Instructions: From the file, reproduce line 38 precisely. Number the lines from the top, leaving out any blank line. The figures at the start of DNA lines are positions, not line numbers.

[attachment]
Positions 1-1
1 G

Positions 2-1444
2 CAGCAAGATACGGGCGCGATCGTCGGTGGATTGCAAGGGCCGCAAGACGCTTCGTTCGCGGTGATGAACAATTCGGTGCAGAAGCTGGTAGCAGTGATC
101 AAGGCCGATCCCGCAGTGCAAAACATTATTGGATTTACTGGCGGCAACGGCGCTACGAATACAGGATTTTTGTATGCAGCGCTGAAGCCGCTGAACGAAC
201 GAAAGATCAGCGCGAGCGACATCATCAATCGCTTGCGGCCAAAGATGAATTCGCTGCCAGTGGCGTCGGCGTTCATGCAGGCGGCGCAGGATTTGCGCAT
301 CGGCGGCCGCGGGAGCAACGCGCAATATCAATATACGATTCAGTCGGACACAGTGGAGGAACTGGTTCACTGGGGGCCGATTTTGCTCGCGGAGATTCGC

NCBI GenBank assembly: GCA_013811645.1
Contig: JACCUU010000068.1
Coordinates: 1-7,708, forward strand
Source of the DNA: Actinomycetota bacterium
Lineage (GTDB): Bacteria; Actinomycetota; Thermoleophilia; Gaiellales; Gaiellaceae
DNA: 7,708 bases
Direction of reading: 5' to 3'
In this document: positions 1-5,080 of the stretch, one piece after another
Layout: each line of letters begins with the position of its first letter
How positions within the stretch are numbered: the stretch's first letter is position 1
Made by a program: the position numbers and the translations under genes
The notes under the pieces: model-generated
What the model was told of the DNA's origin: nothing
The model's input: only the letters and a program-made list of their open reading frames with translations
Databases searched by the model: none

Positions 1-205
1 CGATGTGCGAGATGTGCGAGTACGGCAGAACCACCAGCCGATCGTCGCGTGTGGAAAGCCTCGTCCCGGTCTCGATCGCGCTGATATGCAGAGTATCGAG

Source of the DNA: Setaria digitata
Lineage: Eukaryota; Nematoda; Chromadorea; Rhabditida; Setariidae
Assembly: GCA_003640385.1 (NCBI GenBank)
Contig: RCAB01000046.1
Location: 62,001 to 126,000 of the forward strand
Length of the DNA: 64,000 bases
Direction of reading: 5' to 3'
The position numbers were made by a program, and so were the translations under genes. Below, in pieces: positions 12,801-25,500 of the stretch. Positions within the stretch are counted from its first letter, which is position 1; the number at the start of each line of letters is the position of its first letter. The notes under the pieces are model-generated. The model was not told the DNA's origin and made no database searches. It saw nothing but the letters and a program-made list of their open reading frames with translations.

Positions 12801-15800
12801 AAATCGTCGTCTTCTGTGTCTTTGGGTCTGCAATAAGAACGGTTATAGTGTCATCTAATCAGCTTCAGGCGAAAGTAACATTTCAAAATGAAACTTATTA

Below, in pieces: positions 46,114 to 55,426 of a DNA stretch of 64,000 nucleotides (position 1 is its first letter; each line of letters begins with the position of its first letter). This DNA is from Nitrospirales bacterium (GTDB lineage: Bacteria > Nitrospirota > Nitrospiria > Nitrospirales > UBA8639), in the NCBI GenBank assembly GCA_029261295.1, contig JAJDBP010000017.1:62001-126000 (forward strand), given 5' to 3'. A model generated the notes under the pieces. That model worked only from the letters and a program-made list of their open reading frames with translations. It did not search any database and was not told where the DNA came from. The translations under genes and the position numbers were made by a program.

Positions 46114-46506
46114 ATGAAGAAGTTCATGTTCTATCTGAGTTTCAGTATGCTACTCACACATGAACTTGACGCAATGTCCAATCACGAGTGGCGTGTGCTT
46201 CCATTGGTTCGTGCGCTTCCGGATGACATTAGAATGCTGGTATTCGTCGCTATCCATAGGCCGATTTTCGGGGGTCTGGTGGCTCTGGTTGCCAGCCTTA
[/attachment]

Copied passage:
46201 CCATTGGTTCGTGCGCTTCCGGATGACATTAGAATGCTGGTATTCGTCGCTATCCATAGGCCGATTTTCGGGGGTCTGGTGGCTCTGGTTGCCAGCCTTA